1

Line 756 is $dirlist = $wp_filesystem->dirlist($from);. The argument is ok. I think that the object $wp_filesystem is not globally available for your plugin.


1

The method rmdir() - source - : /** * Delete a directory. * * @since 2.5.0 * * @param string $path Path to directory. * @param bool $recursive Optional. Whether to recursively remove files/directories. * Default false. * @return bool Whether directory is deleted successfully or not. */ public function rmdir( $path, $recursive = false ) { return ...


1

It is not necessary to use the WP_Filesystem for every little thing, and in this case, the correct solution is to use the normal file_get_contents. The WP_Filesystem is a wrapper around various ways to interact with the filesystem in a safe manner... but it's not meant for everything. Fundamentally, the WP_Filesystem code was created to allow WordPress to ...


1

@codecowboy, what version of Redux are you using? In the newer versions we don't even use the googlefonts.json like this. I suggest you simply install Redux Framework from the WordPress plugin repository (http://wordpress.org/plugins/redux-framework/), and this problem will be resolved for you as plugin will override the Redux version embedded within your ...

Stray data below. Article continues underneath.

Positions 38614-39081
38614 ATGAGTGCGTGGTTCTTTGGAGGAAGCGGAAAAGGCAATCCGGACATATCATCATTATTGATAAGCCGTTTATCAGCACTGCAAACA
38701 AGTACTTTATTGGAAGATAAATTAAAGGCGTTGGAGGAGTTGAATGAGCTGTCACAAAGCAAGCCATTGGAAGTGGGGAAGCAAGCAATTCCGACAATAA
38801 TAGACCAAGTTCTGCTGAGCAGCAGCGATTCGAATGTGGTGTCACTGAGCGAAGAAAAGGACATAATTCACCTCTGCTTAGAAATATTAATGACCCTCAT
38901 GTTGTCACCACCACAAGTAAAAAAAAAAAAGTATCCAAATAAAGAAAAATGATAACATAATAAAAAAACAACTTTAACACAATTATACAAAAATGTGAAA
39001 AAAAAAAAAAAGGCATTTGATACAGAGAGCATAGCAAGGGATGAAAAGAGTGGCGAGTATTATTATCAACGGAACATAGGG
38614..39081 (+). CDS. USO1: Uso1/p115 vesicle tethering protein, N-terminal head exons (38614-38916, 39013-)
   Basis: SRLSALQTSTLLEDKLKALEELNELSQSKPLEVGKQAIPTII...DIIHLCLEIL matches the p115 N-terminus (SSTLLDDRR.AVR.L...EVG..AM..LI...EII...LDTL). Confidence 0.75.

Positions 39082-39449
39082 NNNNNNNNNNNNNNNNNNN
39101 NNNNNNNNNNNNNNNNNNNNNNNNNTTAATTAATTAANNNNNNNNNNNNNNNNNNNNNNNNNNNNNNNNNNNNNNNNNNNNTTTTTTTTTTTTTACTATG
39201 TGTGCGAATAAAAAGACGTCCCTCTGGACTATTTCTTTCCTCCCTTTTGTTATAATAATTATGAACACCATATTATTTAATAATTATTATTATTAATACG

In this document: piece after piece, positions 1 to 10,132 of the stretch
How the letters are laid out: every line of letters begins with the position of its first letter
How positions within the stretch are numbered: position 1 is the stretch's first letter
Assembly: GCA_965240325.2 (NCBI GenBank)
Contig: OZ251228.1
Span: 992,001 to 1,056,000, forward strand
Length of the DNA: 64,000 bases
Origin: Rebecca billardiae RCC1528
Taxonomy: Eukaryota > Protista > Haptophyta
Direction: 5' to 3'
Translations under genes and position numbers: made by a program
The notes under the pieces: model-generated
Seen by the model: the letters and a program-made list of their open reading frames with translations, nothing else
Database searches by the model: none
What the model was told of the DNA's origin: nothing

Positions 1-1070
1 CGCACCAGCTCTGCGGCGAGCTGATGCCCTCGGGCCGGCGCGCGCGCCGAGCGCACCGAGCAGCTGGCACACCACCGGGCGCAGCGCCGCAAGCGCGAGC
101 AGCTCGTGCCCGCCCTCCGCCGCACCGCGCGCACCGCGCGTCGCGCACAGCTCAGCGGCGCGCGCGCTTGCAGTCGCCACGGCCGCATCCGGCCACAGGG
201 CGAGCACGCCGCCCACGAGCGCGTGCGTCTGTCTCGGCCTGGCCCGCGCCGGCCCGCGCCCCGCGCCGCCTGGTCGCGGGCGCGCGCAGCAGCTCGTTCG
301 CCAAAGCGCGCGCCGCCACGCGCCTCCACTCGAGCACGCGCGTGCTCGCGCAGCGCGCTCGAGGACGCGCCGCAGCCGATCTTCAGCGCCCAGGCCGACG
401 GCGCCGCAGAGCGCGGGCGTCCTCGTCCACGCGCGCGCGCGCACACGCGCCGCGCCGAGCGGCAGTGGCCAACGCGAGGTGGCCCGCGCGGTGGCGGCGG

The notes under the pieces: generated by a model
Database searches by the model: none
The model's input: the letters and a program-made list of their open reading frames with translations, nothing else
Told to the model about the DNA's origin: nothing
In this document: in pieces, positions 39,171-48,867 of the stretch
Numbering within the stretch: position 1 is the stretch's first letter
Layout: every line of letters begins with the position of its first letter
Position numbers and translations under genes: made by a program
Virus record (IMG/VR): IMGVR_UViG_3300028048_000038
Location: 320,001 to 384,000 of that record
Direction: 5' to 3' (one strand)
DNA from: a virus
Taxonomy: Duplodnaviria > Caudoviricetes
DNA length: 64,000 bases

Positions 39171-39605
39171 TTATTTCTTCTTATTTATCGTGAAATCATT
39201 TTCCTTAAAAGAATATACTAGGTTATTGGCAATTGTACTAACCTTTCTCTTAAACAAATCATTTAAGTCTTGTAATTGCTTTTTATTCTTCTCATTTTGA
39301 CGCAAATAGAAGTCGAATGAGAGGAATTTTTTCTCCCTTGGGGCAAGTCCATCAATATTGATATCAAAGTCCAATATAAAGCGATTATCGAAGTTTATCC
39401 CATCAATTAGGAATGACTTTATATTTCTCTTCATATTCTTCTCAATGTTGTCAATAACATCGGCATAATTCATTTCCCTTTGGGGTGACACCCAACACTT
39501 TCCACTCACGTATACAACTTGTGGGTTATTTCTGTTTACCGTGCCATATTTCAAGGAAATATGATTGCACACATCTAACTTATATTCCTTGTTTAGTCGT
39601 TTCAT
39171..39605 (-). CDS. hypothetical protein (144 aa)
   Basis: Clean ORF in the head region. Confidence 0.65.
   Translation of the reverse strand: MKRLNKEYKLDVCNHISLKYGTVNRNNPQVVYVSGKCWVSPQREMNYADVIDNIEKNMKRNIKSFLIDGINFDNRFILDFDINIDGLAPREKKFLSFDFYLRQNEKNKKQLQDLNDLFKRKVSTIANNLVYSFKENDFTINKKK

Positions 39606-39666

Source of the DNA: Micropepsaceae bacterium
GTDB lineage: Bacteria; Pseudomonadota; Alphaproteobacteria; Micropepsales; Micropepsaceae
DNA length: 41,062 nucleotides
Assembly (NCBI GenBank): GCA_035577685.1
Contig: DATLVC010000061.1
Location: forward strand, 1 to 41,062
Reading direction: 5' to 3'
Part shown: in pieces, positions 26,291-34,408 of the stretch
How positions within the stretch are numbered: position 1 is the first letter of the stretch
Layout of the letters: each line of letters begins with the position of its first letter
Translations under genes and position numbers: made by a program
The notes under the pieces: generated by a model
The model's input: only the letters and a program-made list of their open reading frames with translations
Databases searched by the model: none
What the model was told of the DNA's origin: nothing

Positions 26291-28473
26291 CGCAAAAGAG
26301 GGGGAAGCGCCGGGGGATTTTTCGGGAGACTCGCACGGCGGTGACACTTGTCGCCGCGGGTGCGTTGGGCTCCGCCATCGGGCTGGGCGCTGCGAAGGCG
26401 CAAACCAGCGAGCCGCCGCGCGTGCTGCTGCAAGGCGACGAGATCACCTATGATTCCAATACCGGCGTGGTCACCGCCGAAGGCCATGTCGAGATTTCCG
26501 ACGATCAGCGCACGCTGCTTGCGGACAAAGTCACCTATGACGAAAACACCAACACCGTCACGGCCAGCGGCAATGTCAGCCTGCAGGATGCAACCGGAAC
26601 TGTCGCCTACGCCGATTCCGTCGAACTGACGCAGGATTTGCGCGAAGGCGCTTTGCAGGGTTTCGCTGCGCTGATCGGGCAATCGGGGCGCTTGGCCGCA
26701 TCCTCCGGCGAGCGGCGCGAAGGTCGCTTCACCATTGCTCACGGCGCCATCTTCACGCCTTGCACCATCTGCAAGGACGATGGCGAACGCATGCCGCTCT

1

This is what i ended up using /** * check if the path is writable. To make the check . * * @param string $path * @return boolean */ public static function is_writable( $path ) { global $wp_filesystem; include_once ABSPATH . 'wp-admin/includes/file.php'; // If for some reason the include doesn't work as expected just return false. if( ! ...